September trial date set for defendants in Stan Norman murder case
A new trial date has been set in the case of two men accused of the murder of 70-year-old Stan Norman.
At a Monday Nevada County Superior Court hearing, the trial, which has been rescheduled already on four separate occasions, was officially set for for Sept. 7.
Sean Bryant, 53, and Michael McCauley, 43, have both pleaded not guilty to the alleged 2018 murder of Norman. Both men face charges of first-degree murder, and Bryant also faces an additional felony torture charge in connection with the case.
A Tuesday trial date had been postponed after the lead prosecutor in the case, Chris Walsh, resigned this month from the Nevada County District Attorney’s Office.
Newly appointed District Attorney Jesse Wilson said that he will now handle the case himself, adding that his office will be fully prepared to prosecute the case on Sept. 7.
Wilson could have filed for a motion for continuance — possibly delaying the trial date beyond September — but did not do so, saying that his office feels as though it is time to move ahead with a trial quickly, both for the sake of Norman’s family as well as to expedite justice in the case.
“Our office is anxious to get this case done, so with respect to this specific trial date in September, we’re ready to go,” Wilson said. “This case really has been going on for a while, and it’s time to get it to trial and obtain justice for this victim.”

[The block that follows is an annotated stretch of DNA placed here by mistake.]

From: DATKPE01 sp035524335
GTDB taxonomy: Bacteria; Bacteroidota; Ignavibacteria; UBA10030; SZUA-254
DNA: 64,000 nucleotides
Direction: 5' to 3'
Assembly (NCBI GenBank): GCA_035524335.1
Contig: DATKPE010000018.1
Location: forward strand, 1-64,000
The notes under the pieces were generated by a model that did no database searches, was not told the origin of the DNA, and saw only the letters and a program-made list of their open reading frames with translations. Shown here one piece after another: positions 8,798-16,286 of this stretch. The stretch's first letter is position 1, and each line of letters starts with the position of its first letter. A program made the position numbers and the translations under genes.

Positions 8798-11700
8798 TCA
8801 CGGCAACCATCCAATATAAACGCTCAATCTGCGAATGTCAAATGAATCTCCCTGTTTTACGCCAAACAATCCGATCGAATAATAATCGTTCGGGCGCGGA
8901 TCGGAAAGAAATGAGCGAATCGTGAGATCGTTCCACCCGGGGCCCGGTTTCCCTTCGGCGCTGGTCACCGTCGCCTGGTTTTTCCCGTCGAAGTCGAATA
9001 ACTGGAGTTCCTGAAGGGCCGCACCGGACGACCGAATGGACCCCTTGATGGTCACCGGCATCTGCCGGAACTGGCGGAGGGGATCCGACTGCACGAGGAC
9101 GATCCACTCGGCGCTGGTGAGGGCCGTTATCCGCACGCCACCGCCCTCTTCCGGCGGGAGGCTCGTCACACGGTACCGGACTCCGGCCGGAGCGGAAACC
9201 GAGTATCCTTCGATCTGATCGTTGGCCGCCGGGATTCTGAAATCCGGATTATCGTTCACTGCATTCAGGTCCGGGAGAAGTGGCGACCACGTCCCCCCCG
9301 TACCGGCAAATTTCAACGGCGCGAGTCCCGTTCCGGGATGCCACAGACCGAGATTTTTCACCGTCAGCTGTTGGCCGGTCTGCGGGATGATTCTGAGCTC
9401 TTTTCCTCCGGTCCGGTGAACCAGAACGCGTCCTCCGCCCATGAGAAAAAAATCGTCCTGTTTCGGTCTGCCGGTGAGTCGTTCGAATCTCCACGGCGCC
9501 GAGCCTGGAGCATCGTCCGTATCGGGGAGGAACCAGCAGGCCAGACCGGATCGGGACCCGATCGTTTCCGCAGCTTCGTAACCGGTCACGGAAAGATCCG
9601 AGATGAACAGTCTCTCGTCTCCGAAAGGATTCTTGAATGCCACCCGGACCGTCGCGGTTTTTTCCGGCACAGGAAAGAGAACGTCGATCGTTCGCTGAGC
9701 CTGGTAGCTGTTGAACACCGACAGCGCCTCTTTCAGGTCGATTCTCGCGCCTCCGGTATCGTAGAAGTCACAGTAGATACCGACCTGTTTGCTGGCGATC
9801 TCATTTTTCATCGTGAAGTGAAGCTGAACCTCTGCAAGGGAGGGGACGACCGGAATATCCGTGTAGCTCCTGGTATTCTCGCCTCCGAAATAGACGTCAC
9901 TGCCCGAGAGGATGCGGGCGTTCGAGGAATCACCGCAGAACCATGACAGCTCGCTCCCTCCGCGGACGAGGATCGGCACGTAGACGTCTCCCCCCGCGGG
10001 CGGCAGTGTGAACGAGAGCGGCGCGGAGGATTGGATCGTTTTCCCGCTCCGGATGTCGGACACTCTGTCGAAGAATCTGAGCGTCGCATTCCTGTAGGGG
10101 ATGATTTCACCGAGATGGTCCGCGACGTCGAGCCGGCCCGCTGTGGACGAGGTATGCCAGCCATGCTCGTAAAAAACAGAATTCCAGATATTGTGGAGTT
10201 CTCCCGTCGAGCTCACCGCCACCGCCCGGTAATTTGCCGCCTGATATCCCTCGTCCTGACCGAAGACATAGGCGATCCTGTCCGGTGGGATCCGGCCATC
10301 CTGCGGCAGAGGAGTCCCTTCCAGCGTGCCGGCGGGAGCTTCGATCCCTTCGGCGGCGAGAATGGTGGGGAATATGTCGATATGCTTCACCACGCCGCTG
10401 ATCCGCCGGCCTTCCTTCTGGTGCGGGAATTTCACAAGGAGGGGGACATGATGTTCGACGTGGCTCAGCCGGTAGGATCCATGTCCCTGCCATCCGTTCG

On Monday, Sean Bryant’s defense attorney, David Brooks, questioned the new trial date, saying he has previously scheduled commitments to other trials outside of Nevada County.
Brooks said that the new trial date could create a difficult situation, as the trial cannot legally proceed if Bryant does not have a defense attorney present. Nevada County Superior Court could have to assert priority in the case, meaning that El Dorado and Sacramento counties — where Brooks has his other trial commitments — would be asked to temporarily suspend or reschedule those proceedings until Bryant’s trial reaches a conclusion.
“The court has set this trial for September 7, but those cases I have with these other courts could end up making me unavailable … because this is a 2018 case though, this case has priority, as far as Nevada County is concerned,” Brooks said.
The Sept. 7 date might have to be delayed again, the attorney warned, if the other courts asking for Brooks’ services decide to contest Nevada County’s priority in the matter.
“If the court here asserts priority, those other courts can either honor Nevada County, or oppose them, we’ll see what happens … those other courts could end up getting priority,” Brooks said.
Michael McCauley’s defense attorney, Kelly Babineau, did not express opposition to the September date. Earlier this month, McCauley asked for a speedy trial within 60 days, formally withdrawing his time waiver, per his rights under state law.
The next court hearing in the case will be a general pretrial hearing on Aug. 13, when attorneys from all sides will have an opportunity to bring up any outstanding issues related to the case before the trial begins, Wilson said.
Stephen Wyer is a staff writer with The Union. He can be reached at firstname.lastname@example.org
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